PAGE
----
I've been surprised at the number of people I know this year who have taken the leap into paying in advance to get a weekly supply of vegetables from a particular farm for the 20 or so weeks of summer that we have here in Michigan. The CSA (for Community Supported Agriculture) model of shopping for your produce is like getting a subscription to a farm. Whatever they have, you get some of. And whatever doesn't grow or is destroyed by hail or woodchucks or drought or heat or bugs or frost or deer or fungus or flood - you won't be getting some of that. You pay up front to give the farmer enough security to grow food for you. In return for sharing some of his or her risk, you're rewarded with sharing in whatever the farm is able to produce. It's a way to support a farm in your area that's growing *food* for people in your area - food security.
Someone asked me recently "well, if you want to support a farm, why don't you just buy from them at the market?" It's true, that is certainly a way of supporting the food-growing farms in our area. No arguing with that. Although, at our market how do you know which of the farms are actually in *our* area, and which are 4 hours away? Since a direct purchase does support the farm I'm buying from, I struggled to give an answer to why I'd choose instead to have someone else to pick out my produce. How is there possibly an advantage in trusting someone else to choose the amount, the kind and the quality of what I'm getting? And why allow anyone to take some of my central role as the family food procurer?
First I went for the rational. Well, it's cheaper. We're paying about $15 a week for our half of the farm share. If I had to buy each thing separately, it would cost more. Since there's a consistent weekly supply, I know we're going to be eating our vegetables - which is good for us. And it's greener - our food is grown organically and it doesn't travel very far to get to us. Plus, it's convenient. I'm going to the farmer's market anyway and now I don't have to angst over whether to get the broccoli or the bokchoi for the stir-fry, that choice is made for me. I don't have to try to guess quantities - that's decided too. And since the food is so fresh, it's very high quality. Those are good reasons, right? Why did it seem like not quite enough? Shouldn't I be able to get exactly what I want extremely cheaply and conveniently? That *is* the American way after all.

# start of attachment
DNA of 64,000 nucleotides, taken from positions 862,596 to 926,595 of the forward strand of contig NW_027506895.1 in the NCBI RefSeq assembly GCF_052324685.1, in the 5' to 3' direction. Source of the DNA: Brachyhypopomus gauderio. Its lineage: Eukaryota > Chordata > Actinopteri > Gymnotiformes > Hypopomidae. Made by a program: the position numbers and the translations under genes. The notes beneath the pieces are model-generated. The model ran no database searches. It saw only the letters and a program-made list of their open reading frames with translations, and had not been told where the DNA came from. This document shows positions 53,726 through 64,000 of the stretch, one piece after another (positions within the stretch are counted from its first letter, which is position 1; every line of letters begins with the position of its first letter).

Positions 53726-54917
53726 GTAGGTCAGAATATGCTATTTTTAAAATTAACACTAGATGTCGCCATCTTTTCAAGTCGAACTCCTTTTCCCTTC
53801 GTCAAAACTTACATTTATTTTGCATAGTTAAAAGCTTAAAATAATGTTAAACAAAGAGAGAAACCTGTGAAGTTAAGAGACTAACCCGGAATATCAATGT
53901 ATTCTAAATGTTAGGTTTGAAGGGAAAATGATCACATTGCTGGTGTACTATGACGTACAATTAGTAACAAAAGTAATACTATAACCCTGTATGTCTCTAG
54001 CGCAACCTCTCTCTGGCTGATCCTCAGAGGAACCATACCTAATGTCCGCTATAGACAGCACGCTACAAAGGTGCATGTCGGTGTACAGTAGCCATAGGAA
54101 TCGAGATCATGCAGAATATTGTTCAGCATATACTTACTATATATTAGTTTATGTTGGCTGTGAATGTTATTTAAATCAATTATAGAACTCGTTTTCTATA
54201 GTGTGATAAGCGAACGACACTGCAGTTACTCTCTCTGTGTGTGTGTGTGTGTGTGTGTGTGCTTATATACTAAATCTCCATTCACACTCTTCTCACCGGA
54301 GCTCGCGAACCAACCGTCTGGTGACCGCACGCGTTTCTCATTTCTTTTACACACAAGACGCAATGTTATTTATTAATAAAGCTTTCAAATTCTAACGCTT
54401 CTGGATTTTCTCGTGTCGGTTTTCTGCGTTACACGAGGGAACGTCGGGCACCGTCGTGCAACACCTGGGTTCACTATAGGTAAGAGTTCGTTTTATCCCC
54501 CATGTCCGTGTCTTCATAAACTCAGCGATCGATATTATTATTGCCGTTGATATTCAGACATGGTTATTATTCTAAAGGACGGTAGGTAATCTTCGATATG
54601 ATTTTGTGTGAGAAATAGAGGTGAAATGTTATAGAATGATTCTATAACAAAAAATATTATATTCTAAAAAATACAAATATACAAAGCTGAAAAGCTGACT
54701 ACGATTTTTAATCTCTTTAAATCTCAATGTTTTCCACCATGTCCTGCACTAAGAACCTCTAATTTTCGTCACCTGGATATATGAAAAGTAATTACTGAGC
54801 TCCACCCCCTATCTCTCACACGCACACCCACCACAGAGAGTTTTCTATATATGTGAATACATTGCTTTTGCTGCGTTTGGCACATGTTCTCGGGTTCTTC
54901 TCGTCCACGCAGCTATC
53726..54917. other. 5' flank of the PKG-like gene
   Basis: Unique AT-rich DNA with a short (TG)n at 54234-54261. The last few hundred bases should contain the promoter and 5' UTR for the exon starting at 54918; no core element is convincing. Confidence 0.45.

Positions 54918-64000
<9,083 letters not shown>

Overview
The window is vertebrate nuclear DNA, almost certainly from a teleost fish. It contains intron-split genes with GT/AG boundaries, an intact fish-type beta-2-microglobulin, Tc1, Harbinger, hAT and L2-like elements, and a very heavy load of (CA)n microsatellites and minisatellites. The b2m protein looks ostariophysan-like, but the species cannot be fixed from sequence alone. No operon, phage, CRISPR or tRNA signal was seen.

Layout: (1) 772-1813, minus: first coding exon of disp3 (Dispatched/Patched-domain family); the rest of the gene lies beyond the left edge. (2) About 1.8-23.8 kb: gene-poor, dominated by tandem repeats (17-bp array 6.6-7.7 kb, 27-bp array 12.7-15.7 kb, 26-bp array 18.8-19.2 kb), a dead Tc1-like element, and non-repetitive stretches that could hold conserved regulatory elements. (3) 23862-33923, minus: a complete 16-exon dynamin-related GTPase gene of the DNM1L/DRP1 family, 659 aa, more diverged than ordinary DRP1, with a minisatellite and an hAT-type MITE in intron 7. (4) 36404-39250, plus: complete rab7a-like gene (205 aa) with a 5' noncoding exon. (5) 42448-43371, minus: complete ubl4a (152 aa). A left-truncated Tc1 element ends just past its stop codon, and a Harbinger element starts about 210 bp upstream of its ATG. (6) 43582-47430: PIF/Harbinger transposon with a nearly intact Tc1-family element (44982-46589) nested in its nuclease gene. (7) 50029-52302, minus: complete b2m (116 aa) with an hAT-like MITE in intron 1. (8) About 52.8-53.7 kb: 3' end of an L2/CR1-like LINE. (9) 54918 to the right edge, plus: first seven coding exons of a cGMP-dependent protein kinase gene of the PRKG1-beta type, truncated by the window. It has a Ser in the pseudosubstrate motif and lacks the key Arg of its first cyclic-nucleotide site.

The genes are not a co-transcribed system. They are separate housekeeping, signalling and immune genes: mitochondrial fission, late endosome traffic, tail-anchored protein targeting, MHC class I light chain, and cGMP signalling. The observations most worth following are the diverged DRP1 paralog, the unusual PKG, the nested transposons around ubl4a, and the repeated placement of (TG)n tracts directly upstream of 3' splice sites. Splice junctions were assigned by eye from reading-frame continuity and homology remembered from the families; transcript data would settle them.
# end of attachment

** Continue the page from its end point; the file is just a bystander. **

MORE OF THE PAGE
Several years ago, on our first foray into trying out a CSA farm share, we subscribed to a farm where the pickup was not at the Saturday farmer's market and the actual cost of each item was tallied and we gave a check each week to cover what we were buying. Strangely, this was psychologically much more difficult than paying up front and picking up at the market, even though I doubt the total cost was any different. Trundling over to the pickup spot at the pre-assigned time felt like another burden on our schedule. And I couldn't help thinking - what? $14 for a bunch of scallions, 2 heads of lettuce and a bundle of spinach? Is that too much? Did you bring the checkbook? There are definitely some psychological things going on with the perceived price/value ratio that made us decide that one wasn't for us even though the produce was excellent.
Not only psychological, but also emotional things go into the decision to have a farm share. For example, on the plus side now, we love getting a surprise package every week. Even though we get a weekly newsletter about what to expect, it's still a thrill to open the box every week. The regular work party days and workshops and their invitation to visit any time makes it feel like there's a connection to the farm and the people there. It's such a beautiful place and wonderful for kids - who can run around barefoot and see that carrots come from the dirt and how big a cow is. Plus, I know the people who are growing my food - I respect their values and expertise and what they are doing to build a community.
That's a lot of talk to answer a simple question, so I knew I was just circling around and around the issue without actually naming it. I hadn't realized I had such a wide variety of rationales I could come up with for my food choices - both conscious and unconscious. As I've heard some of my friends talk about their food decisions, for example whether to buy organic milk and which brand, it's clear that with food the decision-making criteria are pretty murky even when you think you're going with a rational choice. There's certainly a price/value threshold that seems unique to each individual (usually not rational either) but beyond that, what is there?
After the mental wild-goose chase, I think the truest thing is that the farm share is a way of directly investing in what I value. I can't do much besides shake my head in disbelief about the war in Iraq or the miles of plastic junk floating in the ocean. Head-shaking=not very useful. Over that stuff, I'm completely powerless. But with food, even if it's a small thing, I can actually *do* something about what I eat. I can participate and see that it's real when I make a tiny contribution toward making sure food is grown in this area for people who live here by people who live here. And it's a total bargain, with multi-faceted rewards. So if paying up front gives some needed security to a farm to grow food, that cost is like an insurance policy for me. Vegetable insurance. What a fantastic deal.